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A revelatory, fast-paced account of the most exciting, frenzied, and revolutionary decade in art history—1905 to the dawn of World War I in 1914—and the avant-garde artists who indelibly changed our visual landscape
Modern begins on a specific day—March 22, 1905—at a specific place: the Salon des Indépendants in Paris, where works of art we recognize as modern were first exhibited. Drawing on his forty five-year fine art career, author Philip Hook illuminates how this new art came to be—and how truly shocking it was.
With Hook’s expert guidance, we witness movement upon movement that burst forth in dizzying succession: Fauvism, Expressionism, Primitivism, Symbolism, Cubism, Futurism, and Abstract art. As Hook barnstorms across Europe—to London, Germany, Moscow, Scandinavia, and everywhere modern art was being made—his vivid accounts breathe new life into the work and times of Picasso, Matisse, Modigliani, Kandinsky, Malevich, Klimt, Schiele, Munch, and nearly two hundred other artists who painted, sculpted, and exhibited alongside them, and whose collective genius was understood and appreciated by few at the time.
Hook reconsiders the decade from a series of fresh angles: What was the conventional art against which Modernism sought to rebel? Why were avant-garde artists so self-obsessed? What persuaded a few bold collectors to buy difficult modern art? And why did others pay so much money for Old Masters at the same time?
Modern helps us answer these questions and more—and to see how avant-garde artists marshaled their genius (and oftentimes their madness) to create works of such profound consequence, they still reverberate today—and which, taken together, made for a movement more influential than even the Renaissance.
About the Author
Philip Hook was, until recently, a board member and senior director of Impressionist and Modern Art at Sotheby’s in London. He has over 45 years’ experience and expertise in the art market as an auctioneer and dealer. He joined Christie’s in 1973 with a degree in the history of art from Cambridge University, and he headed Christie’s 19th Century Paintings Department from 1980 to 1987. He has appeared regularly on the BBC’s classic long-running series, Antiques Roadshow, as a picture expert. He is the author of five novels set in the art world and four nonfiction books, the most recent of which, Rogues’ Gallery, was also published by The Experiment. He lives in London.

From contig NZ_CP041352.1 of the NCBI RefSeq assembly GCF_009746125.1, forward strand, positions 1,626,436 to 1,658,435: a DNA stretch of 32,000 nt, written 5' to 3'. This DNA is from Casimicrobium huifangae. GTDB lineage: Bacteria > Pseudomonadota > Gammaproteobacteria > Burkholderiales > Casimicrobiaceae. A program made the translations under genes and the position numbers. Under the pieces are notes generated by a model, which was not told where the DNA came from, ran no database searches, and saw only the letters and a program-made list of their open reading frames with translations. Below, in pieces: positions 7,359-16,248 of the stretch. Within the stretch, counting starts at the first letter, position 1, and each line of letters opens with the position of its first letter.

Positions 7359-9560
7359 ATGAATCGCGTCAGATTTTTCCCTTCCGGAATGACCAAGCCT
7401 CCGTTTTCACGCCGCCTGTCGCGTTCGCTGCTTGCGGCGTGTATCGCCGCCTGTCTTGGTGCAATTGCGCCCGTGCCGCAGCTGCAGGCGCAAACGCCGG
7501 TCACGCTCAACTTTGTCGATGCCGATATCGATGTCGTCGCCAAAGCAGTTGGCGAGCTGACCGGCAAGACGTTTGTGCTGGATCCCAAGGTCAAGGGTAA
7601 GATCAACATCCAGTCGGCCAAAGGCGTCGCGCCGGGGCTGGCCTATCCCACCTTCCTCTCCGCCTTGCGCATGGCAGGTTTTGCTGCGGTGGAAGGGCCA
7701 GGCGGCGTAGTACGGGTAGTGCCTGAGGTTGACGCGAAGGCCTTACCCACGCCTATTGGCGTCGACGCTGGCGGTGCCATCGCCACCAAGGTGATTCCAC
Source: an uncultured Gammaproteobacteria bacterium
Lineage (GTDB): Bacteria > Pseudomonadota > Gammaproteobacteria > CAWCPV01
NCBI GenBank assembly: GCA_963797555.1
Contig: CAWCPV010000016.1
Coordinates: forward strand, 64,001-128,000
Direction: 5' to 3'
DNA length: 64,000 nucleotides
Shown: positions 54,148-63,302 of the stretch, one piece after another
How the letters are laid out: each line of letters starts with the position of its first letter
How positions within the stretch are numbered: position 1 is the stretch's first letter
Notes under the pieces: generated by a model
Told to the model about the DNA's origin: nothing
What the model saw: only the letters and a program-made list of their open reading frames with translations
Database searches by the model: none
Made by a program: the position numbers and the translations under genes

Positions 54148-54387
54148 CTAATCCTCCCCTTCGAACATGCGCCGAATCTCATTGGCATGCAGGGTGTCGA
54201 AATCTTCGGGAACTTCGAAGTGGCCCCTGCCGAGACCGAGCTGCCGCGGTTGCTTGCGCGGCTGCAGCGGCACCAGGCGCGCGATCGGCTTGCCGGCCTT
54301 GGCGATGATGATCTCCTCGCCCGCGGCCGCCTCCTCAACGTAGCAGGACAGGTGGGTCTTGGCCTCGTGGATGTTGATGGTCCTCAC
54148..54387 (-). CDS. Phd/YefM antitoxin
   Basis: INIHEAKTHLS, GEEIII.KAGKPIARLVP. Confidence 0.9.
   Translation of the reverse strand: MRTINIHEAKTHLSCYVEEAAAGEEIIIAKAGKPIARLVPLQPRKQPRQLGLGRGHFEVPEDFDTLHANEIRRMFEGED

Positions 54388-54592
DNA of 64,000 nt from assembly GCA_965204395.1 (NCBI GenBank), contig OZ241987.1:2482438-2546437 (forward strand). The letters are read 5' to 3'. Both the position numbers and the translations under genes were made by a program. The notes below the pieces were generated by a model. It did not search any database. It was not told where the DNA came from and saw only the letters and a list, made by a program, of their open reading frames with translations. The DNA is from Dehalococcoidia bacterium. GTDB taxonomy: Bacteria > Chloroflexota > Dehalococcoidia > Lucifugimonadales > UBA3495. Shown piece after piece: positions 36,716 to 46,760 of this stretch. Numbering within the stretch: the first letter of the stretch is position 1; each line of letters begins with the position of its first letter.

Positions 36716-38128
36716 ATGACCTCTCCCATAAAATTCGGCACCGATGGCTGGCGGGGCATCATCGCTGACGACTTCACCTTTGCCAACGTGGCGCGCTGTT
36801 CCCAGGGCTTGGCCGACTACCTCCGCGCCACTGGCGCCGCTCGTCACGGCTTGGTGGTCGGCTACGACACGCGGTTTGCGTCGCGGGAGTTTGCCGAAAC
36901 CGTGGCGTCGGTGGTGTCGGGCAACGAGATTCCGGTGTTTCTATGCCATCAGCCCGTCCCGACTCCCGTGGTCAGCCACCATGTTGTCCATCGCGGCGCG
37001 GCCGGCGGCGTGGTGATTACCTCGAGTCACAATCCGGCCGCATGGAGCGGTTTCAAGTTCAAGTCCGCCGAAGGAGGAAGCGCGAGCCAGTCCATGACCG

“Art dealer and auctioneer Hook delves into modern art and its explosion onto the scene… Those interested in art history, art collecting, and the lives of artists will not be able to put this down.”—Library Journal
“An art auctioneer and dealer looks at the birth of fauvism, expressionism, cubism, futurism, and abstract art in the years leading up to WWI.”—Publishers Weekly, Top 10 Art Book Spring 2022
Praise from the UK for Modern
A Sunday Times (UK) Book of the Year
“A mesmerizing pleasure . . . consummately well-informed and readable, replete with shameless gossip and memorable anecdote. The illustrations are well chosen and interestingly eclectic.”—Stephen Bayley, The Spectator Books of the Year
“Hook’s wonderful book captures a window of time when artistic ideals were shattered and reassembled in dynamic ways.”—Mail on Sunday
“The author writes knowledgeably and from a position of privileged intimacy with the works he discusses. . . . Hook tells with zest and wit the story of this birth of modernism.”—Literary Review
“A vivid survey of art, at once safe and extreme, in the decade before the Great War. This is a spirited history told with the rush and hustle of a true enthusiast. . . . Hook pulls his material together with verve and élan.”—The Times
“Erudite and amusing . . . unfailingly enjoyable. Rich in anecdote and candid in opinion, it has a panache free of sanctimonious claptrap that makes it an invigorating introduction to the subject.”—Rupert Christiansen, The Spectator
“Hook is adept at writing about the many ‘isms’ of this period. From the boldness of Fauvism to the proto-fascism of Futurism, in his hands, these movements are less the theoretical contents of a dry art history lecture than a truly interesting framework through which to view his period of history.”—Reaction